A private memory to introduce this review. In my beginnings as a music writer – we’re talking early 90s – I had a chance to get in touch with Tim Brady for a long-distance interview, carried out via letter (!) to end in a feature on the Deep Listenings quarterly. During the correspondence, Brady expressed amazement at an Italian owning some of his very first solo albums, such as dR.E.aM.s and The Persistence Of Vision. Little did he know that many people all over the world would discuss his not-exactly-classifiable compositions and operas twenty years later, and counting.
The record’s title recalls a nearly namesake Steve Reich piece and, indeed, one can detect occasional traces of slight Reichian influence dispersed across the three movements of “Désir”. It’s a concert for electric guitar and orchestra, expertly mingling practical skill (inevitably, given the level of virtuosity required) and the urge to explore the different possibilities of the guitar/orchestra reciprocity. The bulk of the sound is vehemently spiky, rhythmically intricate, speckled with abstraction yet concretely up-to-date. Brady’s fretboard dexterity – frequently in evidence – is undeniable.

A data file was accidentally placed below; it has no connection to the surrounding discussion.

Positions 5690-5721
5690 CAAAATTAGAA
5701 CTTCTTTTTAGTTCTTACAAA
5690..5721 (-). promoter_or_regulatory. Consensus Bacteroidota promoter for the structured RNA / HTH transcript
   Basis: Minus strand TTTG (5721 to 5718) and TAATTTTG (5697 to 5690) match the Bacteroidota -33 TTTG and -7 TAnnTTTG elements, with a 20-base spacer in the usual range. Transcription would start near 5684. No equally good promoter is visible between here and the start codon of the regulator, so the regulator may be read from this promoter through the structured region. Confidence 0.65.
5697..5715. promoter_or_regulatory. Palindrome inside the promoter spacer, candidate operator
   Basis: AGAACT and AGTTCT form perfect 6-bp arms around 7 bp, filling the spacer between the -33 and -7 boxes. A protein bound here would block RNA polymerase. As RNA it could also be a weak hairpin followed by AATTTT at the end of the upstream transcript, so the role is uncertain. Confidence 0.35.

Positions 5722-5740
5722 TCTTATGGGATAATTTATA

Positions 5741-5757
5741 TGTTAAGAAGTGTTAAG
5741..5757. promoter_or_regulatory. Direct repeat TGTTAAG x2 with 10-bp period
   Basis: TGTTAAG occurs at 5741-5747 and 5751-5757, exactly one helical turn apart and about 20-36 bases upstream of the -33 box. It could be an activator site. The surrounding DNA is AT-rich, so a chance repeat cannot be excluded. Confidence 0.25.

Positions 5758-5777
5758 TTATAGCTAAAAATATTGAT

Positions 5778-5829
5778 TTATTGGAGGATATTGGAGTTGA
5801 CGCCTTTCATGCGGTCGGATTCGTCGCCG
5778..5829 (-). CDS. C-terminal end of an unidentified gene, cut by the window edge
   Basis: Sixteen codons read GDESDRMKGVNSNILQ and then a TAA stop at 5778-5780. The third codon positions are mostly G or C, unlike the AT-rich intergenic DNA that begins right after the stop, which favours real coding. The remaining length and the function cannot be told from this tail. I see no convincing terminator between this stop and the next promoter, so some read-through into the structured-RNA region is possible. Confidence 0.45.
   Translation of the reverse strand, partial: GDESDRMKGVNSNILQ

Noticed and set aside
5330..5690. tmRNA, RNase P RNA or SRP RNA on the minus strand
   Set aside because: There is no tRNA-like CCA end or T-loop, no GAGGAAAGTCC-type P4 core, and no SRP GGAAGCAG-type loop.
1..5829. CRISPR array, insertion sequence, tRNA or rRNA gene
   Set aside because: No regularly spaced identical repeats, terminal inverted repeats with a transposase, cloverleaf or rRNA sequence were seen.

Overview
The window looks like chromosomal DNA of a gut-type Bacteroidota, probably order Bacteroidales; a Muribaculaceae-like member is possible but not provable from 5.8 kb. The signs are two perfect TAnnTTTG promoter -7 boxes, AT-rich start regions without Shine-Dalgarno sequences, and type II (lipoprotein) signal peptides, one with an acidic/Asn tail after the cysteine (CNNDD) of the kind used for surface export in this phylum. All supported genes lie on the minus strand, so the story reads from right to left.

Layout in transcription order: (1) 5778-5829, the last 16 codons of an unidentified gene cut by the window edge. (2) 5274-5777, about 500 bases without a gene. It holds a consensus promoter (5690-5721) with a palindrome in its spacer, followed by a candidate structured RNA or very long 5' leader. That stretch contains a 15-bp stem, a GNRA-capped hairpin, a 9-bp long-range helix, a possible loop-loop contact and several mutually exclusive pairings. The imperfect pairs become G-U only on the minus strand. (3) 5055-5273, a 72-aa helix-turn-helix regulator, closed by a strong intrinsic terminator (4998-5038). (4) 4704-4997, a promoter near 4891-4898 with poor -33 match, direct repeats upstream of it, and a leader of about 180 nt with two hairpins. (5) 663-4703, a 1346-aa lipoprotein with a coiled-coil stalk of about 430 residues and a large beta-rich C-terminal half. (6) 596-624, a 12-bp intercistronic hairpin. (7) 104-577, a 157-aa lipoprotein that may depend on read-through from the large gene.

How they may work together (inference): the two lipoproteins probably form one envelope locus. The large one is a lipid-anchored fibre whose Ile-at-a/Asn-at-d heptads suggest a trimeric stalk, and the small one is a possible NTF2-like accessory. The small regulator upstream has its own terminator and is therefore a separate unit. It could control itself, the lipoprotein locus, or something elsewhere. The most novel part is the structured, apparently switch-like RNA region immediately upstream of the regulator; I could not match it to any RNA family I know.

“Eight Songs about: Symphony #7” is a 38-minute opera based on a dramatic episode in the history of Russia, in which the complicated relationship between Dmitri Shostakovich and Josef Stalin was embedded. This reviewer, perhaps culpably, has never been fond of the typical mannerisms (read “commonplaces”) related to opera; on the contrary, the genre has repeatedly caused bellyaches and boredom, including celebrated contemporary “milestones” (John Adams’ Nixon In China, anyone?). Still, after repeated listens I managed to ascertain the earnestness of Brady’s attempt to acoustically delineate personalities inside the textural environment. Here, as well, the sheer force of the instrumental writing warrants several fragments of contrapuntal brilliance; an intelligently dissonant perspective sustains the vocal modules quite efficiently.
Brady is capable of conjuring up diverse designs, their substance evident in the sonic translation. Prepare yourselves to give the right amount of time to Music For Large Ensemble in order to appreciate its merits. They’re not few.